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Review: An Evening Without Kate Bush, Taliesin Arts Centre

19 Nov 2023 4 minute read
An Evening Without Kate Bush – photo by Steve Ullathorne

Alex Wales

No time at all was wasted when An Evening Without Kate Bush started. The lights dimmed, leaving us with Sarah-Louise Young clad in a thin sheet and singing a haunting rendition of ‘And Dream of Sheep;’ complete with a tiny light on her finger illuminating her wide-eyed face.

This is a pretty good taste of what was to come. Two hours of striking singing, hilarious character work interspersed with audience participation – supported by Young’s charming personality on stage.

Downright gentle

Speaking of audience participation – An Evening Without was downright gentle in its stage-side manner.

Sue from Swansea (actually, Port Talbot, but I think Young liked the alliteration) was a highlight, seamlessly pulled into the framework of quips made after she shared her story of using Kate Bush’s bold dancing to inspire her students to think outside-the-box.

Around this time, we were also introduced to a group of three – a 60-year old man and two young girls – who were intrinsically tied to Bush; the eldest girl had apparently been in the womb when her mother saw the last performance of Kate at the Hammersmith Apollo.

This brave share was rewarded later on when, as the familiar hum of ‘Cloudbusting’ seeped from the speakers, they were invited on stage to provide the “Dum, dum-dum Dum” backing vocals while Young performed a pitch-perfect rendition.


Singing was not the only highlight of Young’s repertoire, however. Character was hard at work in the show.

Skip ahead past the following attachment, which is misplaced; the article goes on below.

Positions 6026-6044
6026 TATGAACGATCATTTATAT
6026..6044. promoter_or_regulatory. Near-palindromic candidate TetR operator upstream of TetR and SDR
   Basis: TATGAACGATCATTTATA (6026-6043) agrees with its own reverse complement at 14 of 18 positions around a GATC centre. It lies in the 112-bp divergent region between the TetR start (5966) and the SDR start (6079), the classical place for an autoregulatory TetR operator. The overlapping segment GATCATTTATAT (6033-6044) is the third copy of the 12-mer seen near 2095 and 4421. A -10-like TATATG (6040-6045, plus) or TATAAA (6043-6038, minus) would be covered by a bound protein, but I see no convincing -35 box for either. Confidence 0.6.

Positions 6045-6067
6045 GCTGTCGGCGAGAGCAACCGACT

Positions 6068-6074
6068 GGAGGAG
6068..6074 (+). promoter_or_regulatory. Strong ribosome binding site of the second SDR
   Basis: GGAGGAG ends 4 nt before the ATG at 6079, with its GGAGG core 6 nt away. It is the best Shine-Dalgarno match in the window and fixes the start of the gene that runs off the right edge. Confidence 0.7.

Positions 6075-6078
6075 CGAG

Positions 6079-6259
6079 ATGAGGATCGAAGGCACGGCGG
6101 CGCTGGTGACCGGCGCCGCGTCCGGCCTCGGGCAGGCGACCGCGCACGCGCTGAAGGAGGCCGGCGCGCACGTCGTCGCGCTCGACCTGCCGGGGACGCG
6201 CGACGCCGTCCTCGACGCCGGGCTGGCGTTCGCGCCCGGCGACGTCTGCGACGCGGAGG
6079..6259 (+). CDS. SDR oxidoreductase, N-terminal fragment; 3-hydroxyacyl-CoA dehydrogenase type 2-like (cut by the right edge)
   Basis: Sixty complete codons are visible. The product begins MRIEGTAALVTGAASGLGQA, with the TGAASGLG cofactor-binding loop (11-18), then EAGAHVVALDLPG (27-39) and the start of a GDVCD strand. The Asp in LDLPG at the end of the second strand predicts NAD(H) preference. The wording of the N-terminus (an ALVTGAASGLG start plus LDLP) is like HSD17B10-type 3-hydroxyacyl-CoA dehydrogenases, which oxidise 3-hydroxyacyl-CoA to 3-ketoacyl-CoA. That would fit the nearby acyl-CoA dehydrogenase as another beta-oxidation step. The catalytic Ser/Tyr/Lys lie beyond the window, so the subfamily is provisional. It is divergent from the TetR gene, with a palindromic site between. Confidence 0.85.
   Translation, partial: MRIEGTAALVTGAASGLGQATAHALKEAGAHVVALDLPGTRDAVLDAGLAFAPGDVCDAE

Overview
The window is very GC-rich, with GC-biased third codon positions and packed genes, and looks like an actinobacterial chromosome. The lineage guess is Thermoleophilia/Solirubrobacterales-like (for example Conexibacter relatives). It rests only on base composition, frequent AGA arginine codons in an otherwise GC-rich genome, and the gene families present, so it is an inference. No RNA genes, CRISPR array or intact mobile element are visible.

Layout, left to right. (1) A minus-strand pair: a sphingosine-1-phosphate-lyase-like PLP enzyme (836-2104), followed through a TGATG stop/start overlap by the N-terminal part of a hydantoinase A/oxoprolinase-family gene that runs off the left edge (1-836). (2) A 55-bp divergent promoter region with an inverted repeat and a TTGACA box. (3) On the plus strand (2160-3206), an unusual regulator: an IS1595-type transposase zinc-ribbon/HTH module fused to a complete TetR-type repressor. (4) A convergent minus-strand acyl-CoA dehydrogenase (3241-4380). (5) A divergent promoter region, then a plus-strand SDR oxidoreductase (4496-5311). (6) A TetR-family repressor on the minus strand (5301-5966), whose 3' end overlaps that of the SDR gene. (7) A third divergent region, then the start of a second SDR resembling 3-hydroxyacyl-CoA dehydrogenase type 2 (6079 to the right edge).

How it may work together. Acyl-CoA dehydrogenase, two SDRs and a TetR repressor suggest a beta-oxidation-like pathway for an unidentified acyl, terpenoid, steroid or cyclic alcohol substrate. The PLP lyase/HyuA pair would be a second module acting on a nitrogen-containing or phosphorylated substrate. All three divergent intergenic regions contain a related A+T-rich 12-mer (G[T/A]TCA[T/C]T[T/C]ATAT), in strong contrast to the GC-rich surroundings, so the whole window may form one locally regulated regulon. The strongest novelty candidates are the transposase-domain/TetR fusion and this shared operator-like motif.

The intro was full of quick anecdotes, such as meeting a Russian woman who corrected her and Bush’s pronunciation of “Babooshka” (it’s BAA-booshka, not ba-BOOSHka); or speaking to the cleaner who heard Kate Bush’s sound check “every, single, day” at her Hammersmith residency.

It was a pleasant come-around, then, to see Young hike her multi-faceted black skirt up, ditch the wig for the bald cap and put on a thick, drawling Russian accent as she whipped out an all-Russian cover of ‘Babooshka’ – with correct emphasis.

I’m no polyglot, but I’ll take that performance for what it is – hilariously inventive.

The cleaning lady also makes a comeback, performing a duet of ‘This Woman’s Work’ with her pink-headed mop.

This foreshadowed its later use as a wig for her trip down memory lane; performing ‘James and the Cold Gun’ aged 14 in a school assembly, all the while switching to a Scots’ brogue to lambast herself in the form of an anti-pop prudish teacher.

An Evening without Kate Bush. Photo by Steve Ullathorne


Throughout all of this, the audience lapped it up. Early on, Young mentioned the Fandom of Kate Bush.

Defined as “the world of enthusiasts” by Oxford English Dictionary, I would personally define it as finding community in the hobby of obsession – well fitting for the Fish People Fandom (as its known per her record label).

Friendly, welcoming and eccentric, it was seen clearly in its microcosm here – the man and eldest girl mentioned previously got up front clad in the respective regalia of Donald Sutherland and boy-child Kate Bush a la Cloudbusting’s music video, and a couple invited to slow dance on stage were reassured by Young that they were, “In a room full of strangers who are now your friends.”


All in all, An Evening Without Kate Bush certainly knows what it is and what it delivers – a tribute act reimagined with colourful characters, well-thought bits and a personal twist completed with an astonishing singing voice.

Speaking to Sarah-Louise Young after the show, she said how exciting it was to see how new places allowed her to re-invent the experience, bringing a “slightly different flavour” to each performance.

This evolving nature is sure to aid the show as it completes its tour of the UK and moves on to Australia, with hopefully many more dates yet to come.

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